Mark Pysyk (53) battled Toronto’s James van Riemsdyk on Thursday. ©2013, Dan Hickling, Olean Times Herald

Sabres rookie Mark Pysyk quickly earning keep on blue line

MONTREAL – Earlier this season, rookie Mark Pysyk, the same defense prospect now playing almost 16 minutes a game for the Buffalo Sabres, sat as a healthy scratch in the AHL three times.

“I just needed a little wake-up call,” Pysyk said Saturday inside the Bell Centre prior to the Sabres’ 2-1 win, his fourth NHL game.

When interim Sabres coach Ron Rolston benched Pysyk with the Rochester Americans in December, the odds of the 2010 first-round pick cracking the NHL this season appeared slim.

The Sabres possessed nine NHL defensemen then. A youngster sitting in the minors didn’t appear to be on their radar.

Pysyk “was getting too casual,” he said. He wasn’t winning battles or “playing with a good stick.”

“You can’t really be mad,” Pysyk said. “It’s basically on your play. The only thing you can get mad at is yourself if that’s the case. I didn’t get mad. I just knew what I needed to work on and started working on it.”

Today, 10 days into his first NHL stint, Pysyk’s experiencing what he calls a “whirlwind” acclimation.

“Every day it goes by, I don’t know what the plan is, whether I’m playing or going down or anything like that,” Pysyk said.

He has already won twice in the Bell Centre, arguably the NHL’s toughest building. The Sabres are aiming for their first four-game winning streak this season tonight in Tampa Bay against the Lightning.

“I didn’t see myself coming up this year,” Pysyk said. “But when I got the call, it definitely caught me by surprise. … It’s unbelievable so far.”

Defenseman Andrej Sekera should return from his injury tonight, Rolston told reporters Monday in Tampa Bay. He said that doesn’t mean Pysyk will be yanked from the lineup, though. The Sabres will likely keep seven defensemen, Rolston noted.

If the 21-year-old Pysyk goes back down, he could be the first defenseman recalled.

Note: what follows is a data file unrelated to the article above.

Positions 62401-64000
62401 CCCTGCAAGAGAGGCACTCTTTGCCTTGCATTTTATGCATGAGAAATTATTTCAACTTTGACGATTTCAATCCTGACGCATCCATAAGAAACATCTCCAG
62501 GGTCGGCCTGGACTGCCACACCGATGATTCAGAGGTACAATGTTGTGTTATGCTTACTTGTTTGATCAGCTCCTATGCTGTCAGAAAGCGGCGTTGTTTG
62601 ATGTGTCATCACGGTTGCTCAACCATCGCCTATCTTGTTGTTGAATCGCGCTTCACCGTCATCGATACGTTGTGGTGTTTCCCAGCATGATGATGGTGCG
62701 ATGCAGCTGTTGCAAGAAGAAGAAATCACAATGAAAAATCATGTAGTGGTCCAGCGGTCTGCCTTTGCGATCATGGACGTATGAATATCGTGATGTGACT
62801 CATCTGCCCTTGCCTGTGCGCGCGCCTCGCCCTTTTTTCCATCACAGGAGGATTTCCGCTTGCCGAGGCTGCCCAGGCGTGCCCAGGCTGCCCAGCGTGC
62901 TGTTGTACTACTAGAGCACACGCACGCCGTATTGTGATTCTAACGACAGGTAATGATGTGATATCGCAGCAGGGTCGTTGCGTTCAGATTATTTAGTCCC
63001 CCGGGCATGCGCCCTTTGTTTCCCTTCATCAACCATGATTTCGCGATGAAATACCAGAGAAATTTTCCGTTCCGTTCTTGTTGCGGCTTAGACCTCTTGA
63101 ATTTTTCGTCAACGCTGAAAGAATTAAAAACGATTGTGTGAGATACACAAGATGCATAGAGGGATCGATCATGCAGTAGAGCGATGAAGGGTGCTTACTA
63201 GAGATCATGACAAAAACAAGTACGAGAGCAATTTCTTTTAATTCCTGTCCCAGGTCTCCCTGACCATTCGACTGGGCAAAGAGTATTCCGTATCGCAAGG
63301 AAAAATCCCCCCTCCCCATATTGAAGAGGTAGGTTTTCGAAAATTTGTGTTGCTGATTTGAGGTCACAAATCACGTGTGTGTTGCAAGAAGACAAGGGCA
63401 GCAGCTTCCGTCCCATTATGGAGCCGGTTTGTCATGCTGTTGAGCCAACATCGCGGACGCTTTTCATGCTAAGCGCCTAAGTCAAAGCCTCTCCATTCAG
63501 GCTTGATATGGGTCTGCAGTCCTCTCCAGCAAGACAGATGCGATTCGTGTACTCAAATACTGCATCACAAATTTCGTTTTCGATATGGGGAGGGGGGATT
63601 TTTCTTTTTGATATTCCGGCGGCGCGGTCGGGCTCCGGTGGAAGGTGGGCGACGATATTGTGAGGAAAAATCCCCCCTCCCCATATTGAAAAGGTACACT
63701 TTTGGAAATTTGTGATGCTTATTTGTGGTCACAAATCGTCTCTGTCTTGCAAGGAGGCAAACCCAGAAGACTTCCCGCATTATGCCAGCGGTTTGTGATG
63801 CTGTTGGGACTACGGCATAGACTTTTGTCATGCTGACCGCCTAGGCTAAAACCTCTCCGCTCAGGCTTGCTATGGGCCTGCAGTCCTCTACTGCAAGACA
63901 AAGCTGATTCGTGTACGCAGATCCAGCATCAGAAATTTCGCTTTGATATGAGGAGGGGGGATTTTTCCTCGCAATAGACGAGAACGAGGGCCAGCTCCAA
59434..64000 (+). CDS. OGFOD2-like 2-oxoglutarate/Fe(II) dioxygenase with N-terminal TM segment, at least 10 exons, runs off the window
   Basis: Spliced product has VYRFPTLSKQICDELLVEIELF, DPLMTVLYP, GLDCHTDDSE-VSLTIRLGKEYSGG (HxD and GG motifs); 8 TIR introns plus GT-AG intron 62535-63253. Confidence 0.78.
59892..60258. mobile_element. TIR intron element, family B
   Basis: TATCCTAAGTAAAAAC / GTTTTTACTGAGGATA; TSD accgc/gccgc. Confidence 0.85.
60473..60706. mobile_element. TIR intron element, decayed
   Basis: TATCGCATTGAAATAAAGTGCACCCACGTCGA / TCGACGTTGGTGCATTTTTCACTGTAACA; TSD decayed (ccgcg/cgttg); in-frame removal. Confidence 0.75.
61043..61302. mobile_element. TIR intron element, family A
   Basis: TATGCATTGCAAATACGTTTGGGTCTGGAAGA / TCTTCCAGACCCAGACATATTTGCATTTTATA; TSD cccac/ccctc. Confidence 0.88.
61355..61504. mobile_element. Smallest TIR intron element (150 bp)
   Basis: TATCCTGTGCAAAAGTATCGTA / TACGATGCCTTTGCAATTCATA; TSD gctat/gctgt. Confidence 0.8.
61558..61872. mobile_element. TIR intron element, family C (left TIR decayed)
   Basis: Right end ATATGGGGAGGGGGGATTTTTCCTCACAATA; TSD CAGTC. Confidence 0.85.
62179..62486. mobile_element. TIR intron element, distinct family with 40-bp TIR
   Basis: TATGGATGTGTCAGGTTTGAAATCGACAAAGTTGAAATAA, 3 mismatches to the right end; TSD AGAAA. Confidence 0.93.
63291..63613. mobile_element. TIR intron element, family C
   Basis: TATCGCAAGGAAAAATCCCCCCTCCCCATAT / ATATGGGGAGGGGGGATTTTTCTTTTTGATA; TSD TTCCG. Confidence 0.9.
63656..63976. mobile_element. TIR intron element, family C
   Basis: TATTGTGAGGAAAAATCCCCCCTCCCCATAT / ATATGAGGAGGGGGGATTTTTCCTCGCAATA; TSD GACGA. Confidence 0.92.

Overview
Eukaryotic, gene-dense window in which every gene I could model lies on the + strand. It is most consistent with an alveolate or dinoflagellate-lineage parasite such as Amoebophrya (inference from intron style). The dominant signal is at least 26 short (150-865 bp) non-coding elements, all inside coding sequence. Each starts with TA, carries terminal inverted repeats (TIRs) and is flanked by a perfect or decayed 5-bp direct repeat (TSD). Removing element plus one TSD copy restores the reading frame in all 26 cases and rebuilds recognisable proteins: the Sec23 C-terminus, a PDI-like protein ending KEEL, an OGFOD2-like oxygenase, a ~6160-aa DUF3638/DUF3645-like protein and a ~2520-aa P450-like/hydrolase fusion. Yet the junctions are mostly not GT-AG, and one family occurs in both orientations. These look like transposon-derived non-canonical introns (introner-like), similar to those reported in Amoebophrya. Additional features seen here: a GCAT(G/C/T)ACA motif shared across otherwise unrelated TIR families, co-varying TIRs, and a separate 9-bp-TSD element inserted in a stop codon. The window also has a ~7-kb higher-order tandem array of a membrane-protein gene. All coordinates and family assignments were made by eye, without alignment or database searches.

With T.J. Brennan traded, Adam Pardy bypassed for a call-up recently and Alexander Sulzer out for the season, Pysyk has quickly jumped to seventh on the team’s defense depth chart.

“He’s been real solid. He’s really played confident,” said Jordan Leopold, Pysyk’s defense partner. “He’s played simple hockey. That’s what we need right now. Being a young guy, walking in a dressing room you don’t know everybody, it’s a little bit intimidating at times.

“He’s been able to keep quiet and go out and do his job. It’s not flashy, but very effective.”

Rolston, the Amerks’ coach until his Feb. 20 promotion, believes Pysyk is a “really mature player for his age.”

“(He’s) patient, positionally sound, good puck mover – just really a smart hockey player,” Rolston said.

The smooth-skating Pysyk thinks he’s a mix of offense and defense. He can turn the puck up the ice and make plays through the neutral zone, Rolston said, although he likely won’t lead the rush often.

“I like to get up on the offense on occasion,” Pysyk said. “Obviously, not too, too much. First and foremost is defending in my own zone, making a good first pass, a breakout.  I think that’s what I do well.”

When Pysyk joined the Sabres after their morning skate last Sunday in Washington, Leopold, who didn’t know the Alberta native well, immediately tried to make him feel comfortable.

“I said, ‘Hey, we’re going to make this thing easy, and we’re going to go out and have a good game. You get questions, ask me. Don’t be intimidated. I’m going to be as good as you tonight, and you’re going to be as good as me,’” Leopold said. “To be able have that relationship and make sure he’s comfortable is one thing because he can go out there and play with confidence, not worry about what’s going on off the ice.”

A lot has changed in a short time.

Just a few months ago, Pysyk said he became “a little bit too comfortable” as his first professional season wore on. Not surprisingly, scratches followed.

All players, Rolston said, need a reminder.

“Their reward is their ice time and playing, basically,” he said. “For Mark, he’s got a lot of maturity to him. One of the best things a player can have is just maturity, knowing where he’s at and where he has to go. If you blame everything on something outside of you, then nothing is ever going to change.”

Pysyk added: “You need to realize every day you need to come, bring your best.”

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